After an internal investigation, digital security company Gemalto has concluded that it had "reasonable grounds to believe" that it was hacked by US National Security Agency (NSA) and Britain's Government Communications Headquarters (GCHQ), the Amsterdam-based company stated Wednesday.
On Feb 19, 2015, news website The Intercept revealed that, based on documents from American whistle-blower Edward Snowden, the NSA and GCHQ hacked Gemalto's SIM card encryption keys in 2010 and 2011 to make it easier to intercept mobile telephone and internet traffic, without telecom providers knowing. Following this publication, Gemalto conducted an investigation.
Gemalto confirmed it experienced attacks in 2010 and 2011, of which two particularly sophisticated intrusions could be linked to the NSA and GCHQ operation, Xinhua news agency reported. In June 2010, Gemalto noticed suspicious activity on one of its French sites where a third party was trying to spy on the office network.
In July 2010, the security team of Gemalto identified fake emails sent to one of its mobile operator customers spoofing legitimate Gemalto email addresses. During the same period, Gemalto also detected several attempts to access the personal computers of Gemalto employees who had regular contact with customers.
Action was immediately taken at the time to counter the threat, but Gemalto was unable to identify the perpetrators.
"Now we think that they could be related to the NSA and GCHQ operation," Gemalto stated.
According to Gemalto, the attacks only breached its office networks and could not have resulted in a massive theft of SIM encryption keys, because by 2010 the company claimed to already have widely deployed a secure transfer system with its customers and only rare exceptions to this scheme could have led to theft. Gemalto said none of its other products were impacted by this attack.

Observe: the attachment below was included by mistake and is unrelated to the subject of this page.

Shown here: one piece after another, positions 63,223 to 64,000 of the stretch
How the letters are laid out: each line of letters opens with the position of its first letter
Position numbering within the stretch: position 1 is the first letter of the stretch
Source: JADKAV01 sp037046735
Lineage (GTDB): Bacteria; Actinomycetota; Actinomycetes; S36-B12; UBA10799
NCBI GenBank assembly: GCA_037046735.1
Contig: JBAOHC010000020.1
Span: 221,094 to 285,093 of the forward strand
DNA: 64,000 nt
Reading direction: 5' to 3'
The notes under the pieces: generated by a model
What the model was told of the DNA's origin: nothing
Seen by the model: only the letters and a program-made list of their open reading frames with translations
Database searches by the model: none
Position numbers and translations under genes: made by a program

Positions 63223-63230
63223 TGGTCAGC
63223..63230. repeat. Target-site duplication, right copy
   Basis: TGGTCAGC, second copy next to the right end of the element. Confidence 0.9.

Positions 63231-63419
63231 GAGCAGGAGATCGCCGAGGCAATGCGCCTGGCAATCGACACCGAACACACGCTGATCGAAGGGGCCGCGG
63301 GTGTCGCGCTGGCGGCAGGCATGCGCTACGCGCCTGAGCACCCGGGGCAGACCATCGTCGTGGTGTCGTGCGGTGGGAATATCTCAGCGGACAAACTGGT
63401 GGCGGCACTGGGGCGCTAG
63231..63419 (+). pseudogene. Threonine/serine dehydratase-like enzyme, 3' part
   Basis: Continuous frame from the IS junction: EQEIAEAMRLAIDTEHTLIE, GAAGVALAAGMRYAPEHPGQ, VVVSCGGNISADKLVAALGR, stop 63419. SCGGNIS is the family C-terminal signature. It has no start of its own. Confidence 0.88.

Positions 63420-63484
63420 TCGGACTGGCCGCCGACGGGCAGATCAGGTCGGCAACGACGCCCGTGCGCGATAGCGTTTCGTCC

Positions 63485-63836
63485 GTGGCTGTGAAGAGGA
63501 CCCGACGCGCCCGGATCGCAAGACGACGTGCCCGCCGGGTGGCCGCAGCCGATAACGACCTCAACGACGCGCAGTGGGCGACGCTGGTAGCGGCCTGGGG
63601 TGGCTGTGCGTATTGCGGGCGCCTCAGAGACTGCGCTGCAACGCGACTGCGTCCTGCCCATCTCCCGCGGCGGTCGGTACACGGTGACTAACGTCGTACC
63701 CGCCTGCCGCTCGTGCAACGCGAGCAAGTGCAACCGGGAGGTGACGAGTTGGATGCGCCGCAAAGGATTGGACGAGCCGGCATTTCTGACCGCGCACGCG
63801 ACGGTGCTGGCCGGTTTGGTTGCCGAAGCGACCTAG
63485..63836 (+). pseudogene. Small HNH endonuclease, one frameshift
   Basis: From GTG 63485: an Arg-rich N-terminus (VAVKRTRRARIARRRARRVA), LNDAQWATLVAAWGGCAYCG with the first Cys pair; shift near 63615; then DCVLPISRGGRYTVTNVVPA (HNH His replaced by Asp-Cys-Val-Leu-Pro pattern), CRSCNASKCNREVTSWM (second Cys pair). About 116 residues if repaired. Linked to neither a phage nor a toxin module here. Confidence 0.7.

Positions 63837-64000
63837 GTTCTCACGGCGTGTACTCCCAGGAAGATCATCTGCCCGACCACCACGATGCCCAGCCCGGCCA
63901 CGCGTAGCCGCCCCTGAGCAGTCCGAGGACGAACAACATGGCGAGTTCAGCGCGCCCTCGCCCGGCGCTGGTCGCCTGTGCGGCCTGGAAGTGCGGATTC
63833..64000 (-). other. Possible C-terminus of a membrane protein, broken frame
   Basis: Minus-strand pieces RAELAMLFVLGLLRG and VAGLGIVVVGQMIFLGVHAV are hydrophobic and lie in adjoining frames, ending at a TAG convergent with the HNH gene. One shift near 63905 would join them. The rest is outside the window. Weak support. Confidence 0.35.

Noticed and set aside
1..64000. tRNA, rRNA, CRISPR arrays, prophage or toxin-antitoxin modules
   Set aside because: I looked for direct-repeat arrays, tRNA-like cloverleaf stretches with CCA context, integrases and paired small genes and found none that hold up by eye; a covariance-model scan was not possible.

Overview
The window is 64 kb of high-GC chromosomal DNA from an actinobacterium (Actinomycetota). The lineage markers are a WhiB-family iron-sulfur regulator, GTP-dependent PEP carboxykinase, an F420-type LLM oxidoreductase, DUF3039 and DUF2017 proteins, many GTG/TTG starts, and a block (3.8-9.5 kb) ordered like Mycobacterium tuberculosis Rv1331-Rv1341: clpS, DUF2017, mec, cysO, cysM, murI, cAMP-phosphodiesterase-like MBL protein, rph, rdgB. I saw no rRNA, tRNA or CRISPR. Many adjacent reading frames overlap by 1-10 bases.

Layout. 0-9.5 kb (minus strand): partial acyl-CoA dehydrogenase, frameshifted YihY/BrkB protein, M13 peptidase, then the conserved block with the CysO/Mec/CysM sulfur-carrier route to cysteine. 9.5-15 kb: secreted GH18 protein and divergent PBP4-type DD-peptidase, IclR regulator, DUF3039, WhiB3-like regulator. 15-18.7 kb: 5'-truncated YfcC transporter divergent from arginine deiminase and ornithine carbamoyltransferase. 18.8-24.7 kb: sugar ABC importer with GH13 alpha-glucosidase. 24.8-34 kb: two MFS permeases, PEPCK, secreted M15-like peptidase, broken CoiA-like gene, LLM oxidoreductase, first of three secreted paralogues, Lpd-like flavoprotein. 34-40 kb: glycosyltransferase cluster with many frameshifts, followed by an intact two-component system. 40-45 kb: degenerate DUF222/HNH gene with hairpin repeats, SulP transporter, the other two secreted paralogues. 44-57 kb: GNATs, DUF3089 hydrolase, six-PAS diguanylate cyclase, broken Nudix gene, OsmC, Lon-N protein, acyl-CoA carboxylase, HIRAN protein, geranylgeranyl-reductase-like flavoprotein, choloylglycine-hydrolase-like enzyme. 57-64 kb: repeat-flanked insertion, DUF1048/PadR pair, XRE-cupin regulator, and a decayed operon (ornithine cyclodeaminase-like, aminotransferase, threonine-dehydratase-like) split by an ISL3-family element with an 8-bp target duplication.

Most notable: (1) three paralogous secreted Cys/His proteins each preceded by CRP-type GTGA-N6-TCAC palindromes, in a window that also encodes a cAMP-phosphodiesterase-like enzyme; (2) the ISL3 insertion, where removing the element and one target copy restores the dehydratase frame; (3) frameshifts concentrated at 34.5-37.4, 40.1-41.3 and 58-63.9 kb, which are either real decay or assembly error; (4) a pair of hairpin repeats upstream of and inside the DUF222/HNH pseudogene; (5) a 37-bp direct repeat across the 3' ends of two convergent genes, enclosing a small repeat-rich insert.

"In the case of an eventual key theft, the intelligence services would only be able to spy on communications on second generation 2G mobile networks," Gemalto added. "3G and 4G networks are not vulnerable to this type of attack."
According to Gemalto, people try to hack the digital security company on a regular basis, but are mostly unsuccessful.
"The best counter-measures to these type of attacks are the systematic encryption of data when stored and in transit, the use of the latest SIM cards, and customised algorithms for each operator," Gemalto continued.
Gemalto also claimed the The Intercept story contained some mistakes and gave some examples: "Gemalto has never sold SIM cards to four of the twelve operators listed in the documents, in particular to the Somali carrier where a reported 300,000 keys were stolen," the company declared.
"A list claiming to represent the locations of our personalization centers shows SIM card personalization centers in Japan, Colombia and Italy."
Gemalto is the world leader in digital security with 2013 annual revenues of 2.4 billion euros ($2.7 billion) and more than 12,000 employees operating out of 85 offices and 25 research and software development centres in 44 countries.